A new experimental treatment is reportedly causing cancer cells to self-destruct without the use of drugs, providing new hope for winning the war against many different types of disease.
The treatment involves a nanoparticle coated in an amino acid called L-phenylalanine. The chemical is not produced naturally in the body, but is instead absorbed by the meat and dairy products that humans consume.
L-phenylalanine is the perfect bait as it is one of the main amino acids needed by cancer cells to grow and spread throughout the human body, wreaking havoc in the process.
The new new treatment proved incredibly effective in mice. The secret is the Nanoscopic phenylalanine Porous Amino Acid Mimic nanoparticle, or Nano-pPAAM for short.
Nano-pPAAM triggers the overproduction of reactive oxygen species (ROS) which causes a cascade effect within the cancer cells, killing them and leaving the surrounding healthy cells intact.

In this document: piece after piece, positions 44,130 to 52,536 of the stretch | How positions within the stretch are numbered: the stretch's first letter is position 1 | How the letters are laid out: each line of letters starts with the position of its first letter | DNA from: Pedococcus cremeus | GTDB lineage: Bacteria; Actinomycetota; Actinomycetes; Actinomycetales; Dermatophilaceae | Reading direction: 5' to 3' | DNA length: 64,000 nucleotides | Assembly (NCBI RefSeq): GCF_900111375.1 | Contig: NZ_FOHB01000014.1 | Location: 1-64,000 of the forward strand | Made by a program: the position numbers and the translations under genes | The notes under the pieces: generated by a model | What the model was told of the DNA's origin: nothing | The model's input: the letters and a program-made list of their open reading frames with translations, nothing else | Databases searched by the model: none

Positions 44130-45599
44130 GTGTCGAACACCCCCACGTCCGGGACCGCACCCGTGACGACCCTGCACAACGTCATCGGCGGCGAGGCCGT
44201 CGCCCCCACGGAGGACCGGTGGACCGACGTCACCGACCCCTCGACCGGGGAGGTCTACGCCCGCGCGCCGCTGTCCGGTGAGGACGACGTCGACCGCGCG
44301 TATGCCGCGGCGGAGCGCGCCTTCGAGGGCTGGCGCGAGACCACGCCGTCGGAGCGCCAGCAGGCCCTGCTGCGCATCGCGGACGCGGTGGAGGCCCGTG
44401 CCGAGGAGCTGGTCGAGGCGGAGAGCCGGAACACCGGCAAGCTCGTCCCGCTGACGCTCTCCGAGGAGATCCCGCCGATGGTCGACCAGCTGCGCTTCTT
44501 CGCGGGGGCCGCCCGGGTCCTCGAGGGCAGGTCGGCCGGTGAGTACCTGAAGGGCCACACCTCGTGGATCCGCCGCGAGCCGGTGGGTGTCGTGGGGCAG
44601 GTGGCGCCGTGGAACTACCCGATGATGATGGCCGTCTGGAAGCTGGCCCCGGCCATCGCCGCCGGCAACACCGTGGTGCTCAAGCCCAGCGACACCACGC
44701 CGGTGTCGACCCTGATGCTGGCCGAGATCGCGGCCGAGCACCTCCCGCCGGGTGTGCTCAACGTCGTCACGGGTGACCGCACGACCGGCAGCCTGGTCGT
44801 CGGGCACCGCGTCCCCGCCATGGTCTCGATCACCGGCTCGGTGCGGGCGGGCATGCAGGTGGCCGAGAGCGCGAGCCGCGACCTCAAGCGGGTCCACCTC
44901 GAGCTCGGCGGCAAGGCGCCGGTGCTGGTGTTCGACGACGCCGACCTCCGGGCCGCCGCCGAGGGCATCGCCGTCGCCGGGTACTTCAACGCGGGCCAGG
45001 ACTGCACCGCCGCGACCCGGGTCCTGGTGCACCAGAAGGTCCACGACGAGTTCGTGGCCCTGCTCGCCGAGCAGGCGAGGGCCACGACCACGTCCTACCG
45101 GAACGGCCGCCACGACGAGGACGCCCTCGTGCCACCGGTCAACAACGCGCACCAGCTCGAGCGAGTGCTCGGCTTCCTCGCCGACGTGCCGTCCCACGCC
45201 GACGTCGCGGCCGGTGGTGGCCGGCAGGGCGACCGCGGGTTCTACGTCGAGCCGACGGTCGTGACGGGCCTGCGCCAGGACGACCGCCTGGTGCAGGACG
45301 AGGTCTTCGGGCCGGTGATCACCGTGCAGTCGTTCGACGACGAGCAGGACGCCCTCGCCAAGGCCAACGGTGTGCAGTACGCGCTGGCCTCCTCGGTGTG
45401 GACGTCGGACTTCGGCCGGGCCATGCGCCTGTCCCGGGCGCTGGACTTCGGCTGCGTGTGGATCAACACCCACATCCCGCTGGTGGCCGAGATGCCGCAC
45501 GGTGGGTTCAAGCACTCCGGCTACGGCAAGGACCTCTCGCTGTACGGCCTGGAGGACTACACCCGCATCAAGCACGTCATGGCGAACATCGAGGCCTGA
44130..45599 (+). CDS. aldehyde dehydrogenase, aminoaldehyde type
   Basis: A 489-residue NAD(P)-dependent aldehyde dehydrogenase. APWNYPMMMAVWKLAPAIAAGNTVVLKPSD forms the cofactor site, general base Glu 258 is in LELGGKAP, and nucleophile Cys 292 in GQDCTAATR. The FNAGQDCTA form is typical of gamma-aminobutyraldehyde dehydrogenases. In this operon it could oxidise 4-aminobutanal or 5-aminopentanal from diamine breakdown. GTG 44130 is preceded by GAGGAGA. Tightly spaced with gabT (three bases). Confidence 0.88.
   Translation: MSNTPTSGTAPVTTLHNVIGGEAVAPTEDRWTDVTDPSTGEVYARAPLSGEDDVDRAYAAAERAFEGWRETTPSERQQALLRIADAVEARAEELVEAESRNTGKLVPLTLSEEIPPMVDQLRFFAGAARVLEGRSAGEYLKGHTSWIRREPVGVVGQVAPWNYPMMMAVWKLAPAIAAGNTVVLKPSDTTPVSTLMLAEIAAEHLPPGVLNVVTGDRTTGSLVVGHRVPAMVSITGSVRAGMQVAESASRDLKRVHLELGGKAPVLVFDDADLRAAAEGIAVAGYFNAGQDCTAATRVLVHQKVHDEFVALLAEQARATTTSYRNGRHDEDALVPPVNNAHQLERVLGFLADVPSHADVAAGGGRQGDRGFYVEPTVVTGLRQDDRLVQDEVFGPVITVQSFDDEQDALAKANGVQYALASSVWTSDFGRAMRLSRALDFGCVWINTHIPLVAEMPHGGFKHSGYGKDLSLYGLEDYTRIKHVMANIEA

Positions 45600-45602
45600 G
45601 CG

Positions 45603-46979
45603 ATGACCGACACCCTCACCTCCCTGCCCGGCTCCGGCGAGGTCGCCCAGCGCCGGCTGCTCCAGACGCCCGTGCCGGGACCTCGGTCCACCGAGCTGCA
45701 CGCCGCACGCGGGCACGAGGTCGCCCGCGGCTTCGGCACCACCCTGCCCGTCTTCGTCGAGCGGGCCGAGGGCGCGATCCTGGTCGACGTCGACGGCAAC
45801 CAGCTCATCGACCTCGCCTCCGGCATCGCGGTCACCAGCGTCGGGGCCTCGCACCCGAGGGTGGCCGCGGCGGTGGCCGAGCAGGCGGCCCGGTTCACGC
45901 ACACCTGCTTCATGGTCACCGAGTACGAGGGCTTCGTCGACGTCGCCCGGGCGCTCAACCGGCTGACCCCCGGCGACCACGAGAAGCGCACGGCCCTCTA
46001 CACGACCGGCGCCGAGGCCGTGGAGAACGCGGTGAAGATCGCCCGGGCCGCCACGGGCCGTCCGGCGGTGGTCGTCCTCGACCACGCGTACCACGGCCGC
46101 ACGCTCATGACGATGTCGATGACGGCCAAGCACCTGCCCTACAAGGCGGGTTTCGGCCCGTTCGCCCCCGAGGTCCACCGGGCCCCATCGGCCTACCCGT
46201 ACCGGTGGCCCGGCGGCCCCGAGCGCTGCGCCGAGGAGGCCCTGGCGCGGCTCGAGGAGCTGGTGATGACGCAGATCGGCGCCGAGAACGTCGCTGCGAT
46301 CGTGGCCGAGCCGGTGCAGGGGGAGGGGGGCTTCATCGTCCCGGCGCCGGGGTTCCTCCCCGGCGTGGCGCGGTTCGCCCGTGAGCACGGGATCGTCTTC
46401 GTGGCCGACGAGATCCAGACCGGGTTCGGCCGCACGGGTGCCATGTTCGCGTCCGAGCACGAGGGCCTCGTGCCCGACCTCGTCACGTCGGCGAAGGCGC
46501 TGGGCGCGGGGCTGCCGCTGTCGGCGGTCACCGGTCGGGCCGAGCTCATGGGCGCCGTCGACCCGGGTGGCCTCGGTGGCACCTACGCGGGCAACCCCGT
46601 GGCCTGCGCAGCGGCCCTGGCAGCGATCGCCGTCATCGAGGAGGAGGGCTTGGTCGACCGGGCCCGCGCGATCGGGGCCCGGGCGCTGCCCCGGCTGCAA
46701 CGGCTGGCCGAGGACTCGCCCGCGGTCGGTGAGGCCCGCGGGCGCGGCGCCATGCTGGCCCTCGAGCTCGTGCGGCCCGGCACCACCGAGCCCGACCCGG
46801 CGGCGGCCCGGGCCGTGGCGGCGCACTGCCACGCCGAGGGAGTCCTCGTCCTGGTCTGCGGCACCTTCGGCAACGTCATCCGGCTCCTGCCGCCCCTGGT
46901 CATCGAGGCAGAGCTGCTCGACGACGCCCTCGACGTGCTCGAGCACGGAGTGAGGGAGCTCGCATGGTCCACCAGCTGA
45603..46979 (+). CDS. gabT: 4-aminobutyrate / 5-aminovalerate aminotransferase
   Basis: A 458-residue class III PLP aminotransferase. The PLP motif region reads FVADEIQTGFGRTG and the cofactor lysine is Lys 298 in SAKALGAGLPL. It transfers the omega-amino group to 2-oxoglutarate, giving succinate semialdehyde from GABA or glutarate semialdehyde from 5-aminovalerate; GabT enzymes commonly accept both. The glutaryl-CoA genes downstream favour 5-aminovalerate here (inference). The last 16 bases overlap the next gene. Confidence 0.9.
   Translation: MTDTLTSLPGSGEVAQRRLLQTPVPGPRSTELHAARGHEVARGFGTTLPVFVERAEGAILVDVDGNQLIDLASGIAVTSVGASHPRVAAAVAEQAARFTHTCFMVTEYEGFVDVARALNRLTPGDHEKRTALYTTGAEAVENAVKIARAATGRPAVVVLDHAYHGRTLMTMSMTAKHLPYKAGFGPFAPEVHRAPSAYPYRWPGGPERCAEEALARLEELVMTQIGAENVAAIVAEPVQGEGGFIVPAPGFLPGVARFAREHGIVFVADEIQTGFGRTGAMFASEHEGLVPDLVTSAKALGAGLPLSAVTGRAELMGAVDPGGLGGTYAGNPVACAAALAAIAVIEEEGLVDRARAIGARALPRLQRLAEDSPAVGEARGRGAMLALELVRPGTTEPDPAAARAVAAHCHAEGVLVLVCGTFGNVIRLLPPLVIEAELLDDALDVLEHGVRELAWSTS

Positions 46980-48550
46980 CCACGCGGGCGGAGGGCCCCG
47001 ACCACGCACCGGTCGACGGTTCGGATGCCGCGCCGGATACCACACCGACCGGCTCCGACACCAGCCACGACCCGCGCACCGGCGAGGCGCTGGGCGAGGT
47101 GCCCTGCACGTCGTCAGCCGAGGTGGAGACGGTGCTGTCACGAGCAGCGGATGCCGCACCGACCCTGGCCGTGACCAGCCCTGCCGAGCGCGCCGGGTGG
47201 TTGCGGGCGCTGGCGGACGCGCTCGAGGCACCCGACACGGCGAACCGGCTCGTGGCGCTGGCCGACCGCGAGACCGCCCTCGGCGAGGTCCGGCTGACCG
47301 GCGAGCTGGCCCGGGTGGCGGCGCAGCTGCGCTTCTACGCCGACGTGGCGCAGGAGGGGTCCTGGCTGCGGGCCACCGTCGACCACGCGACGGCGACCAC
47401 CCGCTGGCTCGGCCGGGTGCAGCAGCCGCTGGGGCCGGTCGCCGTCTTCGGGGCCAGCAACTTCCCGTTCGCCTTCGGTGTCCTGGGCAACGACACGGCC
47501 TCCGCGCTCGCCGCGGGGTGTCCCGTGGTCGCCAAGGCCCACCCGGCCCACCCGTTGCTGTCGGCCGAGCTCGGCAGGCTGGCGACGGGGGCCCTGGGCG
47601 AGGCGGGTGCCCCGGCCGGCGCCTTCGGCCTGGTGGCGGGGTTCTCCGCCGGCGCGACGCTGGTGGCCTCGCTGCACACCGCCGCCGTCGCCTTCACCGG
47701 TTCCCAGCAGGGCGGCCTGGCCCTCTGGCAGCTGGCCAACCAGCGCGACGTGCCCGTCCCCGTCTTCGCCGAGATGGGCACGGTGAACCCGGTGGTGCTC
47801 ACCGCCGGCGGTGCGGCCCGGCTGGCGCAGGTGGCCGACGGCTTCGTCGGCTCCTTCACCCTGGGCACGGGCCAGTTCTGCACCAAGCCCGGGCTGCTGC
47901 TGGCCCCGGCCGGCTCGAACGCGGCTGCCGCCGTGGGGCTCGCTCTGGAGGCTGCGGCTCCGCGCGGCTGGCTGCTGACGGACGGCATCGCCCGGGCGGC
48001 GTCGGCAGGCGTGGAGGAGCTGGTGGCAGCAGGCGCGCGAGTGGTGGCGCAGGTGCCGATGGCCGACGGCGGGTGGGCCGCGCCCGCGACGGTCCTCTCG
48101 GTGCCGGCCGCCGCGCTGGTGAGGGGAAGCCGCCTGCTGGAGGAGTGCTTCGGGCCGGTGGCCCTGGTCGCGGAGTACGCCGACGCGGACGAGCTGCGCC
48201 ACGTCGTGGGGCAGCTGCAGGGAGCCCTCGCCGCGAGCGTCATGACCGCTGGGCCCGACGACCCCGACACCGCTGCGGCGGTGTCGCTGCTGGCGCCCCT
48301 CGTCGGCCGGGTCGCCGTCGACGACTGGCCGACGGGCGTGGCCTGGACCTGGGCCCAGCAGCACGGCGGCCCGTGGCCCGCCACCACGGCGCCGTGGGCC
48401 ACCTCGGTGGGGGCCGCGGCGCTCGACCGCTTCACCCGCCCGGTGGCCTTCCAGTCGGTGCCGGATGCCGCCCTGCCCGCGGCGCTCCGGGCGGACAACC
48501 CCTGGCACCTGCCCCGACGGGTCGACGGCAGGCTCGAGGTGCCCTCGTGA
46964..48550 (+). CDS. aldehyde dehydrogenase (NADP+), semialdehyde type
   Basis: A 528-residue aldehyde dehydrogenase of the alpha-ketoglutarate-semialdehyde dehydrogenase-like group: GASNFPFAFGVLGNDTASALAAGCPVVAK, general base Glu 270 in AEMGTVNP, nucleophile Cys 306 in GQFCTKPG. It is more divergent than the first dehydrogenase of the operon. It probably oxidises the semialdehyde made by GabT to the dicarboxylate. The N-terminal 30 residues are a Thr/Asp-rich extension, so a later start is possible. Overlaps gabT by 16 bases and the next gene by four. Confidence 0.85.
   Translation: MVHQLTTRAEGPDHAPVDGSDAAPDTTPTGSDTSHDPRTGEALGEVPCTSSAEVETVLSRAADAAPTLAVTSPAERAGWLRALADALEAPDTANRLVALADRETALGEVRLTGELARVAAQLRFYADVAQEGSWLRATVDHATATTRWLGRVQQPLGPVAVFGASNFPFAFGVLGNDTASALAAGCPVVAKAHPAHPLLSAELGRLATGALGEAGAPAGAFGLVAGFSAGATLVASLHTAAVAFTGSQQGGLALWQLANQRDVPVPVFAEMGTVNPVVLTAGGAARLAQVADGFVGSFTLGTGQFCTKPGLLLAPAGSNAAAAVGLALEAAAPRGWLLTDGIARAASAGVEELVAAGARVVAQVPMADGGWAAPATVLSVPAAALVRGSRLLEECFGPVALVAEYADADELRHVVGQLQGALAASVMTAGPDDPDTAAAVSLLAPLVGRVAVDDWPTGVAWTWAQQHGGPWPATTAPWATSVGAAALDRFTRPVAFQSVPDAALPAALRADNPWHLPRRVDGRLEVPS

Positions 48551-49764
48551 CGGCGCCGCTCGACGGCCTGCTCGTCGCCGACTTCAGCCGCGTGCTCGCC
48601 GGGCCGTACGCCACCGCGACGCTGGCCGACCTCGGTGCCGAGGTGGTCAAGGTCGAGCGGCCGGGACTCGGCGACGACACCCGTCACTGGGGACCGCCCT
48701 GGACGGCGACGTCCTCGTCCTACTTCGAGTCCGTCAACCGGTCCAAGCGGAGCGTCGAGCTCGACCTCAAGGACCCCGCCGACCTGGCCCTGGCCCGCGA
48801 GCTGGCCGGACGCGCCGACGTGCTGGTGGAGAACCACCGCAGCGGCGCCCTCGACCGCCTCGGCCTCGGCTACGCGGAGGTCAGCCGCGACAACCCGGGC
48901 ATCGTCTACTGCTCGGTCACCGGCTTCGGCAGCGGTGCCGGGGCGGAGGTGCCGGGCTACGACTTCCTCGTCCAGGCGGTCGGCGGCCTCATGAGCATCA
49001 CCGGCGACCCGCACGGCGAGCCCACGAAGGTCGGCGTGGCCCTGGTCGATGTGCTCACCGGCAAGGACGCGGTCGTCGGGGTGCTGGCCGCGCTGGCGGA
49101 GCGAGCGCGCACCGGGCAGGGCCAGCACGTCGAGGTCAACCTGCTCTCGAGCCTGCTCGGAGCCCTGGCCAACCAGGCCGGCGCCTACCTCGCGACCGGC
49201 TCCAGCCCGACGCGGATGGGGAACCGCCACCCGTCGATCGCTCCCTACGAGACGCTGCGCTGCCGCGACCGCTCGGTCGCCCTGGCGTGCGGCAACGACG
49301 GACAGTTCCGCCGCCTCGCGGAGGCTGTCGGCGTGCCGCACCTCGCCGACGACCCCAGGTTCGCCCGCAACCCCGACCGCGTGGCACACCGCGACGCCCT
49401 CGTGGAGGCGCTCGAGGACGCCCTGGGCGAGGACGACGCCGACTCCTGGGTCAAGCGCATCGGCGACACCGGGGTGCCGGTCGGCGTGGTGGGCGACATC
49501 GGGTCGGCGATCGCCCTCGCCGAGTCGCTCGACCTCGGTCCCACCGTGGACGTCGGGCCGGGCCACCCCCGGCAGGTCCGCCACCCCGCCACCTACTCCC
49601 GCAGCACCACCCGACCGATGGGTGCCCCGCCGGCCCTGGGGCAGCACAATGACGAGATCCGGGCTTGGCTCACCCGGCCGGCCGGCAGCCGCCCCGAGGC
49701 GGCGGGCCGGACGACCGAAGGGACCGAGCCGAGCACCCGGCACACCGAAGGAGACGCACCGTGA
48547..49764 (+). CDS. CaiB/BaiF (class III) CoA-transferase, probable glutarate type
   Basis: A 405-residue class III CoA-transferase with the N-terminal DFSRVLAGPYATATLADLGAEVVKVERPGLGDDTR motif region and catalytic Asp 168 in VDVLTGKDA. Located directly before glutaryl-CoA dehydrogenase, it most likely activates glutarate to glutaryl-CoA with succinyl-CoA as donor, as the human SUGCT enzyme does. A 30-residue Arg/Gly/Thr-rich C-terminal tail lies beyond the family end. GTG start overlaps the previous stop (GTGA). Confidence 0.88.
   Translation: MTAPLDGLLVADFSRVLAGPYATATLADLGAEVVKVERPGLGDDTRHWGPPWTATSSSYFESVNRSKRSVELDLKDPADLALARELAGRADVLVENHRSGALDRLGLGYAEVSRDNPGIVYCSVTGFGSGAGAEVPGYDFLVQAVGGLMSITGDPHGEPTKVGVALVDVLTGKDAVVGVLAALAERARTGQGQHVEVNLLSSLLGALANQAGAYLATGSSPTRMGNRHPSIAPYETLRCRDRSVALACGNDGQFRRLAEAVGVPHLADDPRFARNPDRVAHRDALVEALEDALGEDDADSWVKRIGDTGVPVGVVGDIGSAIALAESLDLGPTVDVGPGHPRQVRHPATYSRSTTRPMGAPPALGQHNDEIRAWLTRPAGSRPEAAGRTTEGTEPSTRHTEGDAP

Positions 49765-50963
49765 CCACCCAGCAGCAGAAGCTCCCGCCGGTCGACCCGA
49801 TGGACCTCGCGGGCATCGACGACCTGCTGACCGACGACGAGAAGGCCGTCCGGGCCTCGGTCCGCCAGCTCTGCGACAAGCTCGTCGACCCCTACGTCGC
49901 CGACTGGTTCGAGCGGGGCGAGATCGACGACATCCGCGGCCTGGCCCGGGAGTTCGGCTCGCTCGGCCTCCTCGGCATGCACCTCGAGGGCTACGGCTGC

“Against conventional wisdom, our approach instead involved using the nanomaterial as a drug [of] as a drug carrier “, says materials scientist Dalton Tay of Nanyang Technological University in Singapore.
The method kills about 80% of breast, skin and stomach cancer cells in mice, on par with major chemotherapy treatments but without the nasty side effects. Research on nanoparticles typically focuses on their use as a drug delivery mechanism, not as a treatment itself.
However, there is still a long line of regulatory hurdles to overcome before treatment is available to human patients.
If it passes the test in clinical trials, it will also help combat recurrent drug-resistant forms of cancer, providing another possible sign of hope; with no drugs to fight against, cancer will have nothing to resist.
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